In terms of space and accommodation, the Mercedes V-class is in a class of its own. There may only be two trim levels (both well equipped) but there are no less than three body lengths ranging from the 4895mm-long Standard to the 5370mm-long Extra Long.

Standard length is a seven seater only (Extra Long is an eight seater) but even with all seats in place there’s 610 litres of luggage space. Sport is the lower of the two spec levels but even so packs 18in alloys, LED lights, leather, twin powered sliding doors, adaptive suspension and a reversing camera.

The 250d diesel engine is a 2.1-litre but it produces 188bhp, enough to take the big V-class from 0-62mph in 9.1 seconds.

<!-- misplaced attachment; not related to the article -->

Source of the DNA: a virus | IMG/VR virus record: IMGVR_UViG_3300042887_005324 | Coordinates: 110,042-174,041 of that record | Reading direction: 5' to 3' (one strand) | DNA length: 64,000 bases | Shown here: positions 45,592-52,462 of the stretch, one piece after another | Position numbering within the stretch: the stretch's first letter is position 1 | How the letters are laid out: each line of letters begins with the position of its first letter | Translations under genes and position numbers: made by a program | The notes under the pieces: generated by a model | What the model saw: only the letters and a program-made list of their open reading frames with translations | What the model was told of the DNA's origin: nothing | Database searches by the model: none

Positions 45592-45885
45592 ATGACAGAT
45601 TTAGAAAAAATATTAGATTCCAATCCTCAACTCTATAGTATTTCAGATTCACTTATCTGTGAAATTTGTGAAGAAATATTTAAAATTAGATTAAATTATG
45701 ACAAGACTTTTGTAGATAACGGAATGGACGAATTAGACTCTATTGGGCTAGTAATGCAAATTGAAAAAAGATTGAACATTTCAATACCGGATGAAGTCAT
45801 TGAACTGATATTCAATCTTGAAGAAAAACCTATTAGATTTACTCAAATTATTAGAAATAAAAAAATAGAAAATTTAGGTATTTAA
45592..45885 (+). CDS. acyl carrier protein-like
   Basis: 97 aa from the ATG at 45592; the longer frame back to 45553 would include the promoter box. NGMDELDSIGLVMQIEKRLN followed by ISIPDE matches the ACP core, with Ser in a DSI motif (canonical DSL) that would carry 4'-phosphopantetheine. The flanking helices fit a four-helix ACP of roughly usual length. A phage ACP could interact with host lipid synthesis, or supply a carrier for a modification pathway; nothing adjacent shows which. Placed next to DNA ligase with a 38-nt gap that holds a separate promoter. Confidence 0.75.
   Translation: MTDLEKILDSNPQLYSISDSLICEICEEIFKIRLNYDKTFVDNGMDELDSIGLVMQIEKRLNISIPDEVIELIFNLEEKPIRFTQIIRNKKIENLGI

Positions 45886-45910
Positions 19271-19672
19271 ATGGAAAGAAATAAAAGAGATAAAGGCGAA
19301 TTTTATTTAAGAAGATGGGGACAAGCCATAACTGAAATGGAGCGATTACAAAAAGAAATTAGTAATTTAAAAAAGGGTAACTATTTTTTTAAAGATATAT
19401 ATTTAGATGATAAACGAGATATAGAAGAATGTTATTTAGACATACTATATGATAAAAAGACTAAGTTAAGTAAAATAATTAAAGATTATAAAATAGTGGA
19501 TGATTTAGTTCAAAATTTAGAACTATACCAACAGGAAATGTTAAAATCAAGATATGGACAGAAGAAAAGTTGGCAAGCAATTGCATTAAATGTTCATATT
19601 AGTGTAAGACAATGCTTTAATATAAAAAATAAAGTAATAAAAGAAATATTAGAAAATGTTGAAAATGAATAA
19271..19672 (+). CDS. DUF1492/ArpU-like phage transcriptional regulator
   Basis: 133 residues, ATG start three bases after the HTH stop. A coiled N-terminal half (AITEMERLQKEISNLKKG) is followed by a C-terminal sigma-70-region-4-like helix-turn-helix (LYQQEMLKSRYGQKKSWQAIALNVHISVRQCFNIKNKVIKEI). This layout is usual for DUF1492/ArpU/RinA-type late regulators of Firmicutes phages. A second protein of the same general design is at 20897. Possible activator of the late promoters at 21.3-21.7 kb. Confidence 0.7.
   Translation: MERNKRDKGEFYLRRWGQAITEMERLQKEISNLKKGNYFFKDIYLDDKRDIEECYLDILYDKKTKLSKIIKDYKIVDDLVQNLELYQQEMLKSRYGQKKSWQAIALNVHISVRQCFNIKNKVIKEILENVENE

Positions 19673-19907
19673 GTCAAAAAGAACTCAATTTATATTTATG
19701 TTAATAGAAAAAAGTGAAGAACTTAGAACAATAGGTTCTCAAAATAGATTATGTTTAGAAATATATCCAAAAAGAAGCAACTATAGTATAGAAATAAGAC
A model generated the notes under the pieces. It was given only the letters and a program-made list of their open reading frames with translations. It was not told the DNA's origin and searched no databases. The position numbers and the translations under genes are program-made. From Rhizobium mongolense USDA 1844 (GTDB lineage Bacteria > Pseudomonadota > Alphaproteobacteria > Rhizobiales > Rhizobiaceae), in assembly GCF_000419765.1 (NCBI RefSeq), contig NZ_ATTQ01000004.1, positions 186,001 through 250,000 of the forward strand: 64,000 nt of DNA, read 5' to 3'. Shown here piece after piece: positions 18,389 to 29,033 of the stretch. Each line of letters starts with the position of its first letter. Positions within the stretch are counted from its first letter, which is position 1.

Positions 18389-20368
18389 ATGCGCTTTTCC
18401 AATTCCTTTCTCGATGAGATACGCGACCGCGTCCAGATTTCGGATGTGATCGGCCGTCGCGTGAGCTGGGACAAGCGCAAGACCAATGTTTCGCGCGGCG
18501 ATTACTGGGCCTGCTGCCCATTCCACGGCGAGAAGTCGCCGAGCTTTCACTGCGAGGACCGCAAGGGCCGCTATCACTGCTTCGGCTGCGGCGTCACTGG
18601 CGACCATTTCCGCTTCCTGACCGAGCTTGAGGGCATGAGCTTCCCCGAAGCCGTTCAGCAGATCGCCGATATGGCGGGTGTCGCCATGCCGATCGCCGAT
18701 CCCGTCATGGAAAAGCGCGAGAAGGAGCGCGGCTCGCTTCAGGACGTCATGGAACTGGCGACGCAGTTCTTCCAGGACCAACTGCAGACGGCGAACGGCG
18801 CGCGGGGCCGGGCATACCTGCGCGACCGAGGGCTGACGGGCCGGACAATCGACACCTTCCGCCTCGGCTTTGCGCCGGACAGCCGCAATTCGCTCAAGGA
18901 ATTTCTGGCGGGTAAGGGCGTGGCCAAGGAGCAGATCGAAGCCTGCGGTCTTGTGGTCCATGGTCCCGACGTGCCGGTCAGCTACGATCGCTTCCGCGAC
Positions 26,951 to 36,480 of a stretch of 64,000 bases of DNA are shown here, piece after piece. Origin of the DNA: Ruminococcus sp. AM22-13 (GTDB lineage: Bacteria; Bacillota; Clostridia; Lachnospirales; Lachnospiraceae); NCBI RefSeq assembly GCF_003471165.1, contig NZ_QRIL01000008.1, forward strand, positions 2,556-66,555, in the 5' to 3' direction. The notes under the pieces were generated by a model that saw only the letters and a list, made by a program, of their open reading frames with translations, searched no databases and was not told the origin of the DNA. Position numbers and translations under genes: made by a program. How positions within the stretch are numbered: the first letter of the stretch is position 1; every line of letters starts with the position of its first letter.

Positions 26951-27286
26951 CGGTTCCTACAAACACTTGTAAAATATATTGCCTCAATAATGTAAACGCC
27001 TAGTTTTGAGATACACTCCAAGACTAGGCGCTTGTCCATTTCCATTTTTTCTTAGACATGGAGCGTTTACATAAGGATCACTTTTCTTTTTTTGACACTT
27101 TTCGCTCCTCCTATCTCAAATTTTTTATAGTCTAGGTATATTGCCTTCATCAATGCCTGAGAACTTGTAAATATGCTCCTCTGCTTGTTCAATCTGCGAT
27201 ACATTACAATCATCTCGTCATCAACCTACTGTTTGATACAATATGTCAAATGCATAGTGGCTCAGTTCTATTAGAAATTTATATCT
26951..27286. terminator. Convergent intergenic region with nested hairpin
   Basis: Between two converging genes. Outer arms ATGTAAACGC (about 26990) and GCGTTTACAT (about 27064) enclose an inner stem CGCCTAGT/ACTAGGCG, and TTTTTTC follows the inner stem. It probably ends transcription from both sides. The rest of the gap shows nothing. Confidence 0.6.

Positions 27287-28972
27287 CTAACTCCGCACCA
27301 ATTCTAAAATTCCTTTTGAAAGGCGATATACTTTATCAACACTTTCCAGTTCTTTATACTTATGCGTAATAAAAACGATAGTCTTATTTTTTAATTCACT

VW Sharan

Our pick Volkswagen Sharan TDI 150 SE

Based on the same mechanical parts as the Seat Alhambra, the Sharan is another large, seven-seat MPV with sliding doors. Like most such vehicles, life’s a little cramped for those in the back row but if you’re small, there’s little to complain about. Its list price is more expensive than the Seat, but you may find that finance deals on the Sharan are slightly cheaper.